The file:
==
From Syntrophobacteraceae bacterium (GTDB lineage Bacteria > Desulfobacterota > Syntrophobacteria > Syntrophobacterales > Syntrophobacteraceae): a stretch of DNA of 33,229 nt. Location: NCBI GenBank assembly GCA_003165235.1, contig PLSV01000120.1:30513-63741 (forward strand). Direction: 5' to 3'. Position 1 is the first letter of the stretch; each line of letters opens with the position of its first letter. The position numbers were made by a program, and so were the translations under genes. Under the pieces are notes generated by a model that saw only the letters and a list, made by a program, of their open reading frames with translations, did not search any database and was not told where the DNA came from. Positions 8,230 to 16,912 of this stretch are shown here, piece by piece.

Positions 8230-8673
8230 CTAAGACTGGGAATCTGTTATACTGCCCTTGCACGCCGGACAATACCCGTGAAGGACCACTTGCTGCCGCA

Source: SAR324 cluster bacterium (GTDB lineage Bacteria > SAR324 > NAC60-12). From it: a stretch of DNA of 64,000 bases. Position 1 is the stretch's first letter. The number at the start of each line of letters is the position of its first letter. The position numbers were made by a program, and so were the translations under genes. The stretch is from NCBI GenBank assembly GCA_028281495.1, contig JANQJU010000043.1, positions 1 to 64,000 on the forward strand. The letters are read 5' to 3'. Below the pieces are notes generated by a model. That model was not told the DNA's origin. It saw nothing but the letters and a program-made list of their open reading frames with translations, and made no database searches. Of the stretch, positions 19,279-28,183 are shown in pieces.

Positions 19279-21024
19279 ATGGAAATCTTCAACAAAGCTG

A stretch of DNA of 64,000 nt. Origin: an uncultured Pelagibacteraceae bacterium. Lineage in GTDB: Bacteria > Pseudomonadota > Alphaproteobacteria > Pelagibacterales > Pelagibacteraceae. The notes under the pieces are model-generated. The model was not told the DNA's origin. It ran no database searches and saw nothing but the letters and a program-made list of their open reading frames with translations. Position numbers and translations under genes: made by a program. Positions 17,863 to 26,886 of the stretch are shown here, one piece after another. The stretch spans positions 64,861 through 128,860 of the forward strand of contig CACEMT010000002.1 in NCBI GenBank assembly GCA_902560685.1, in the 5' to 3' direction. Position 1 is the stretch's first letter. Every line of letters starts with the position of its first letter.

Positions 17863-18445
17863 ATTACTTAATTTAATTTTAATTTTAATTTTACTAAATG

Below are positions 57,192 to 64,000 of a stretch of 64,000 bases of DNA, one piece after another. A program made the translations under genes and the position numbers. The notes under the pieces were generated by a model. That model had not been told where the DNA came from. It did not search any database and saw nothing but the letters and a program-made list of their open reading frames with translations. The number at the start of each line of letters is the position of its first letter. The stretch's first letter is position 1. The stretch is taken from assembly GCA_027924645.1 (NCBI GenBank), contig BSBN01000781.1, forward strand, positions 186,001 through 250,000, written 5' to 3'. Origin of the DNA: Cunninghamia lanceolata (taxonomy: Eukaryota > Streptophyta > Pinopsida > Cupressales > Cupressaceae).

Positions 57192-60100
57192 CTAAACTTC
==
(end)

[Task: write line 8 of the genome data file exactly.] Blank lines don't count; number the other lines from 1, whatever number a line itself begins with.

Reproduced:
Positions 17863-18445